By Koppy McFad
January 23, 2010 - 00:16
This issue largely sets the team up for the eventual "promotion" of Dick Grayson, Starfire, Donna and Cyborg to the Justice League. The team makes short work of some second string supervillains but have a harder time dealing with the setbacks suffered by their fellow team members. In a certain way, this issue really bids goodbye to the old Wolfman-Perez "New Teen Titans." Sure, the characters are still around, they may even reunite someday but they won't ever recapture what the old mood and atmosphere of those times. So DC Comics is pretty much telling us that those days are gone for good.
This gives the issue an atmosphere of sadness. Not too much of course. It is a bit disappointing that DC Comics couldn't have milked this comic for more pathos. But we do get enough action and characterisation to make this comic interesting. We learn more about Cyborg and Starfire and get some loose ends tied in the case with some other ex-Titans. Too bad this comic couldn't be even more interesting. Even with all the drama, it is clear that this issue is just filler before the new TITANS and the new JUSTICE LEAGUE make their appearance. Perhaps that is unavoidable. The Titans-- whether Teen or adult, have devolved into mere supporting players in the DC Comics universe: a place for promising characters to get tried out-- and then either kicked upstairs if they are successful or killed off if they are not. And to think just a few years ago, the New Teen Titans comic was the best-selling title on the market.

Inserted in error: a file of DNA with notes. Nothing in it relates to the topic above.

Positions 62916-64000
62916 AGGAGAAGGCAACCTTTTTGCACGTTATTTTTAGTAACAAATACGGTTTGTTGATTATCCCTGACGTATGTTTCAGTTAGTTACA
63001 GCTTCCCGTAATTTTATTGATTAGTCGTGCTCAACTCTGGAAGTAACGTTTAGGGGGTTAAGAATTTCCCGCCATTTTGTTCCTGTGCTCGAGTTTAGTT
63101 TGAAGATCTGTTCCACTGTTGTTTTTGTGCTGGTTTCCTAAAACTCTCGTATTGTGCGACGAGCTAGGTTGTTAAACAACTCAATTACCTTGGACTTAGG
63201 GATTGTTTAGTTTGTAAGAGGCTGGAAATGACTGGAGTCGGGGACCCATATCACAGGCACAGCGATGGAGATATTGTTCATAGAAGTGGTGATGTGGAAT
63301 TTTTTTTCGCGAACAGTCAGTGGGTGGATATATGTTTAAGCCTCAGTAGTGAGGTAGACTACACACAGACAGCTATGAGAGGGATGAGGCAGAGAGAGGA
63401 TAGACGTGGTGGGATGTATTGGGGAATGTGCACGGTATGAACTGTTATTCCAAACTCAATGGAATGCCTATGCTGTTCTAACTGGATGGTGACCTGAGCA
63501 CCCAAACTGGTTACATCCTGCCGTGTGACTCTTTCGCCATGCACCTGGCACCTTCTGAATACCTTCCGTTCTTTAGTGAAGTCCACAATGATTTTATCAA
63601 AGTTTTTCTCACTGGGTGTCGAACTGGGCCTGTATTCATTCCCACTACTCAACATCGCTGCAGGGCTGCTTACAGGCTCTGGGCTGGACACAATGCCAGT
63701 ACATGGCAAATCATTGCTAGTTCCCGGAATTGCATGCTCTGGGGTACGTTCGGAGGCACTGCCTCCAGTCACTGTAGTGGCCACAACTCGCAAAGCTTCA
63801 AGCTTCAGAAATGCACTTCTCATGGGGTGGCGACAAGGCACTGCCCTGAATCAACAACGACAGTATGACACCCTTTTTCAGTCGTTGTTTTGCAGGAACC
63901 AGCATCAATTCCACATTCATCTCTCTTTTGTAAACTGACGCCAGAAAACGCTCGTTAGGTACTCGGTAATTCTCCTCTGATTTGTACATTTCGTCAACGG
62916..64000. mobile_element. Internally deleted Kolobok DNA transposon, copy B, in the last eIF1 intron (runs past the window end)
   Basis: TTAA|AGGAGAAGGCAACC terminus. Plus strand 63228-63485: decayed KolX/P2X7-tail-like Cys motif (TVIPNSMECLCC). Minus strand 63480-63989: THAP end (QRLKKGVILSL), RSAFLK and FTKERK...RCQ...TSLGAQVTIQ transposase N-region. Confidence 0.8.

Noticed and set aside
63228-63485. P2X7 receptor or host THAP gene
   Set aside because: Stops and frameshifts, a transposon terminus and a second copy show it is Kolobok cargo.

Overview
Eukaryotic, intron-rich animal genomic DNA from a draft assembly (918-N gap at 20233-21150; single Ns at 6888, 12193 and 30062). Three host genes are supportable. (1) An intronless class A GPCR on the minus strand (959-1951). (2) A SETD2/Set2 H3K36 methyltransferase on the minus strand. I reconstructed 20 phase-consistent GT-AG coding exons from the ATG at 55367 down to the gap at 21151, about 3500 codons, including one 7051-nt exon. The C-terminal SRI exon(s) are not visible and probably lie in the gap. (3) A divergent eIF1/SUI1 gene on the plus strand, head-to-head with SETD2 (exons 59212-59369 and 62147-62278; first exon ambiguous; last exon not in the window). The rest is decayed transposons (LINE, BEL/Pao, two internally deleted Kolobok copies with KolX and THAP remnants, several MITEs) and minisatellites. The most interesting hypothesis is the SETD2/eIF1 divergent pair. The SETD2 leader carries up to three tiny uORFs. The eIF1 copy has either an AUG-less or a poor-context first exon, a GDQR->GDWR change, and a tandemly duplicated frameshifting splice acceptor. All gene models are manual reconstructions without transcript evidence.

The art is basic but quite pleasing. It helps tell the story despite the numerous flashbacks and monologues. There are a few panels where the profiles of certain characters (like Donna Troy) look a little off. But on the whole, it contributes to the book. The only drawback is all the gloomy darkness. Did the Titans forget to pay their electric bill or something?
Rating: 6.5 /10